Acronyms seem to be everywhere in the mortgage industry. Freddie Mac is one such acronym and an important one when trying to understand how the mortgage industry works.
A Quick Guide to Freddie Mac
Freddie Mac actually stands for the Federal Home Loan Mortgage Corporation. Based in McLean, Virginia, Freddie Mac is a social financing experiment that has worked out very well. It was created in 1970 by the federal government, but is a shareholder owned entity that trades on the New York Stock Exchange. It remains heavily regulated by the government, which makes it one of the few quasi-publicly traded government agencies/business entities. How it became known by that name is anyone's guess, but the company performs a very important function in the mortgage industry.
As you know, the real estate market went through an absolutely massive boom recently. A lot of money was moved during that market in the form of mortgage loans. Given the rate of purchase for homes, have you ever wondered where the money was coming from? Well, the lenders were selling off the loans on the secondary market to gain liquidity so they could write even more loans. This is where Freddie Mac comes in.
Freddie Mac is charged by the federal government with providing liquidity in the secondary mortgage market. Simply put, it buys loans from lenders that meet certain classifications. By serving this function, Freddie Mac pumps money into the market, giving the bank the ability to continue to issue loans to you and me. This is reflective of an overall government policy of promoting home ownership, which is the staple of middle class America.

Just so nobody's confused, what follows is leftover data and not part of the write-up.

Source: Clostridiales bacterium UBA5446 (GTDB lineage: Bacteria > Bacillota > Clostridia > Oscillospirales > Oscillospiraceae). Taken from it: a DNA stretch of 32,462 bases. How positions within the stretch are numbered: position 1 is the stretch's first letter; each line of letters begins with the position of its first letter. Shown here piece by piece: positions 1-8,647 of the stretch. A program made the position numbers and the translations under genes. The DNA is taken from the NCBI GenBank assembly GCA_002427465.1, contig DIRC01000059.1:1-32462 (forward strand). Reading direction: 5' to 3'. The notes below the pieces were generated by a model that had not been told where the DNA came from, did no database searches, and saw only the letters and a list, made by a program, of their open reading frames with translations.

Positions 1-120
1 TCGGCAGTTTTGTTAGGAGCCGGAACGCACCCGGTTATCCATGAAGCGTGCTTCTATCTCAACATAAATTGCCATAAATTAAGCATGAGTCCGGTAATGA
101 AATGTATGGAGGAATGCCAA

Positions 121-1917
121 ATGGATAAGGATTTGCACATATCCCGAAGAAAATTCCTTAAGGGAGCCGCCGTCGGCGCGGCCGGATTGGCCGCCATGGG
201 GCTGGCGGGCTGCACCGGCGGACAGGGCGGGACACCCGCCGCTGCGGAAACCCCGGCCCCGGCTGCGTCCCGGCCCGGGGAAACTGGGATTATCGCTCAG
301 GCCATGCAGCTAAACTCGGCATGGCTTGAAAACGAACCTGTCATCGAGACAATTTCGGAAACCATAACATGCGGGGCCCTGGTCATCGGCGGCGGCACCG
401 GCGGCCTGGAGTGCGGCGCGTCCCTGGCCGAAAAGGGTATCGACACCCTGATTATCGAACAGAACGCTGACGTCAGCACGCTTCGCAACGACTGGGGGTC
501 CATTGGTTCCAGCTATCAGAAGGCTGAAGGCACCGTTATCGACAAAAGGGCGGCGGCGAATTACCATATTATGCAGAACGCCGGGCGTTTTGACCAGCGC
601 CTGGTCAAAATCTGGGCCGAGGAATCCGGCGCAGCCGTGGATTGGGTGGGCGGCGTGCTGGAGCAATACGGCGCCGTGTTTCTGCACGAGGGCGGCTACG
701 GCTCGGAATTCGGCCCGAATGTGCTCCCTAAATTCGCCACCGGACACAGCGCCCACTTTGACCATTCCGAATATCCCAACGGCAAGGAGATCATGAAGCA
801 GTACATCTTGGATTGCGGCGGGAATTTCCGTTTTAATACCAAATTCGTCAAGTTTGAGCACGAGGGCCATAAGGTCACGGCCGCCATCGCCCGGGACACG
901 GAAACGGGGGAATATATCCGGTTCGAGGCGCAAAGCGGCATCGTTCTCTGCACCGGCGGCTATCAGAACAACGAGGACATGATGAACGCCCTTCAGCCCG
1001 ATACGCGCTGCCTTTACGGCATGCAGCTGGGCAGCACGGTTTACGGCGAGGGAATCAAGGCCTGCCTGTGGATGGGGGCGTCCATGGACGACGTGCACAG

While Freddie Mac stands ready to buy loans from retail lenders, it does not just buy anything. Instead, it issues specifications regarding the types of loans it will buy. As you might guess, first time buyers and low income purchases are favored. The point is to expand homeownership, and Freddie Mac does that through its various policies.
Since Freddie Mac is a publicly traded company, you are probably wondering how it makes money. Well, the company takes the loans it has purchased and sells them to other investors! There is a little twist, however, that makes these loans an excellent investment for private money investors. Freddie Mac guarantees that the investor will be repaid on the loan even if the individual who borrowed the money fails to make all the payments. In exchange for this guarantee, Freddie Mac keeps a small percentage of the interest being paid by the borrower on the loan. When this small amount is multiplied over the total volume of loans Freddie Mac handles, revenues in the billions are generated.
Freddie Mac is indeed a unique beast, chartered by the government but publicly traded. There is little dispute, however, that it is one government creation that has worked well.
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